7 Things You Didn’t Know About Daylight Saving Time

Most of the US just experienced the switch from daylight saving time last weekend. Most of us know that as the nigh we get an extra hour of sleep (or an extra hour to party for the younger set). But, there are many things about this crazy occurrence that most people probably don’t know.

  1. Most of us in the United States have habitually said “daylight savings time”. However, it is actually “daylight saving time”. No one is really sure where that extra “s” came from or why it has stuck around for so long. But, the next time you’re looking for some water cooler conversation, you can bring up this neat bit of trivia.
  1. Benjamin Franklin is often credited with being the first person to propose daylight saving time. However, his proposal was not a serious one. He wrote a satirical essay to a newspaper suggesting that people use the natural light that is provided by the sun rather than relying on artificial light. Although it was a poke at late-night partying Parisians, the basic concept of DST was born.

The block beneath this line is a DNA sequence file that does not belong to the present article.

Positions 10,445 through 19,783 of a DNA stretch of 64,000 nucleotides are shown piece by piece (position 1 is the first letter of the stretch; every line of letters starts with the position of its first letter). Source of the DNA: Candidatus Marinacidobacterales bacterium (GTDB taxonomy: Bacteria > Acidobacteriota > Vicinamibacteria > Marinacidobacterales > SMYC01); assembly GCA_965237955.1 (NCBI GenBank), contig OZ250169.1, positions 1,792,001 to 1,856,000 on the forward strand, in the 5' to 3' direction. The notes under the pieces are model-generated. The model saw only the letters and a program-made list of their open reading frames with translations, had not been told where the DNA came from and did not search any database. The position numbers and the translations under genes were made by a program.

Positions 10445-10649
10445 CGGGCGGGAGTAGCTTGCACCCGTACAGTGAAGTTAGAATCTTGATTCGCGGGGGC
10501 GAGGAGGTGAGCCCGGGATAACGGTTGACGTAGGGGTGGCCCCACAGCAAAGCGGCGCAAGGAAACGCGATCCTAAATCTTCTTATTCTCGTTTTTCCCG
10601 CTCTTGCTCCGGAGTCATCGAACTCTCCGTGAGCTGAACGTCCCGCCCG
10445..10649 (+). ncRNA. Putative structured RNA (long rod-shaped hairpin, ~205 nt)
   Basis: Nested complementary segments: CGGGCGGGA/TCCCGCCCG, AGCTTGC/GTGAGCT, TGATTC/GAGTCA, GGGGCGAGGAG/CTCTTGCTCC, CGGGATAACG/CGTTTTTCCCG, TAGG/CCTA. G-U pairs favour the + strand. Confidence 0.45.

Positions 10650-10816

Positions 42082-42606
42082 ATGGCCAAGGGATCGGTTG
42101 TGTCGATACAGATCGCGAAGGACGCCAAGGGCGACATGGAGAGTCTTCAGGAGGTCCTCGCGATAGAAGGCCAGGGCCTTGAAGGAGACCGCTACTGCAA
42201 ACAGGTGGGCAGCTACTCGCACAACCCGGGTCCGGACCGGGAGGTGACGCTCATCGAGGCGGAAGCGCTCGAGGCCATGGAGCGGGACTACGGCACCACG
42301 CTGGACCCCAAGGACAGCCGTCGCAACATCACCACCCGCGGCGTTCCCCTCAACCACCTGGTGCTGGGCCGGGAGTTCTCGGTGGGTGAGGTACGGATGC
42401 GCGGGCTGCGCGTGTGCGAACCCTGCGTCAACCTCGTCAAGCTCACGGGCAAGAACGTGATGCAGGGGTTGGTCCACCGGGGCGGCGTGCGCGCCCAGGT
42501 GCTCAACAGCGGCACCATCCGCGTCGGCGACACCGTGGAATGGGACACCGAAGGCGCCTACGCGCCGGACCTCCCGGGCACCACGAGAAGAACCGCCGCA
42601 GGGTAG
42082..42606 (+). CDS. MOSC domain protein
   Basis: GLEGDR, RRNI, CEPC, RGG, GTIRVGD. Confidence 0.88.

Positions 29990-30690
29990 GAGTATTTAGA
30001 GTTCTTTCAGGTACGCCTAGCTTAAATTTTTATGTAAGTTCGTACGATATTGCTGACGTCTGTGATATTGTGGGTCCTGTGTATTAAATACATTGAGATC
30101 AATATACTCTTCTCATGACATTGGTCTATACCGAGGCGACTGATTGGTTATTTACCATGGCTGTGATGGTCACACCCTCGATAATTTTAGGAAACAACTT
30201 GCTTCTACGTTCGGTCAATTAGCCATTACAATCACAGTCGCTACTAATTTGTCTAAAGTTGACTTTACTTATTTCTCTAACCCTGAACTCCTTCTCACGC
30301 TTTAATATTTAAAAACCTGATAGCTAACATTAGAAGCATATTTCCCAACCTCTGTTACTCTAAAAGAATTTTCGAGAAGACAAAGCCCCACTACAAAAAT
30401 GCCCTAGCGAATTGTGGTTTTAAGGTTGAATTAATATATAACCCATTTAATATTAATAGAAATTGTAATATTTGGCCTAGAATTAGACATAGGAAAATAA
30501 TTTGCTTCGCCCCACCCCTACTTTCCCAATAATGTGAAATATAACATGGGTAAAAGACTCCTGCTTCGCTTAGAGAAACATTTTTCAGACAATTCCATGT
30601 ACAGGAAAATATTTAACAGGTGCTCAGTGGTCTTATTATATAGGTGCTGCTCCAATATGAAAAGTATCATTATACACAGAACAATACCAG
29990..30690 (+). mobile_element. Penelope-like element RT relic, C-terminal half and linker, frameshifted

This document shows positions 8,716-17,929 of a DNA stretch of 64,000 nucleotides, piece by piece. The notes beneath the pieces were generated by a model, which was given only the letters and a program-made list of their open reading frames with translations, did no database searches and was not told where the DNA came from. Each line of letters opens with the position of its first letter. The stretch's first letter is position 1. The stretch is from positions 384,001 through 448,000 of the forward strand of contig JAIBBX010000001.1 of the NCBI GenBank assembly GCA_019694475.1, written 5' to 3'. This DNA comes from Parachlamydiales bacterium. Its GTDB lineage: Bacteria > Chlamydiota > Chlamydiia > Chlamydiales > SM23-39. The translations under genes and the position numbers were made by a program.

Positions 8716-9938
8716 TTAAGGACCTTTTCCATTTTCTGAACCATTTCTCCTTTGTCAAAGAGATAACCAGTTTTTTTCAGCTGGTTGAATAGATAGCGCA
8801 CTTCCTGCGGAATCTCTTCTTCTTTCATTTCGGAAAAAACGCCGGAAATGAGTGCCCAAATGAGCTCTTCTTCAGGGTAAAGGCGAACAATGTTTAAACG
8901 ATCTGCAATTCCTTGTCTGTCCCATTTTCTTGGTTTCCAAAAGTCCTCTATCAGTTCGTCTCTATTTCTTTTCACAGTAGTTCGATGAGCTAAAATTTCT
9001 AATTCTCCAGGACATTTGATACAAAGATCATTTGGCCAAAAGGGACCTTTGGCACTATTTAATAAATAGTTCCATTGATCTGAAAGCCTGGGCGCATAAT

1. In 2005, Kazakhstan abolished daylight saving time because the government claimed it had a negative effect on the health of its citizens. Their government even conducted a study that showed over half of the people in the country reacted badly to the time change.
  1. Perhaps the Kazakhs were onto something because losing an hour of sleep does seem to take a toll on the human body. The onset of daylight saving time has proven to cause an increase in heart attacks. On the other side of the coin, when DST ends in November, there seems to be a correlating decrease in heart attacks.
  1. The United States began observing daylight saving time during World War I as an effort to conserve coal use. There was no law regulating it, so it ceased. It began again during World War II. Congress passed a law regulating DST in 1966 via the Uniform Time Act.
  1. Most people believe that daylight saving time was created in an effort to give farmers extra light in the summer months when they are busiest. However, this is not the case. It was actually created as a way to reduce energy usage in buildings.
  1. Although 2:00 AM seems like an odd time to change clocks, there is actually method to the madness. According to “Live Science” that is the most non-disruptive time of day. It allows us to turn our clocks back without going back to the day before.
Gabe Arnold
Author: Gabe Arnold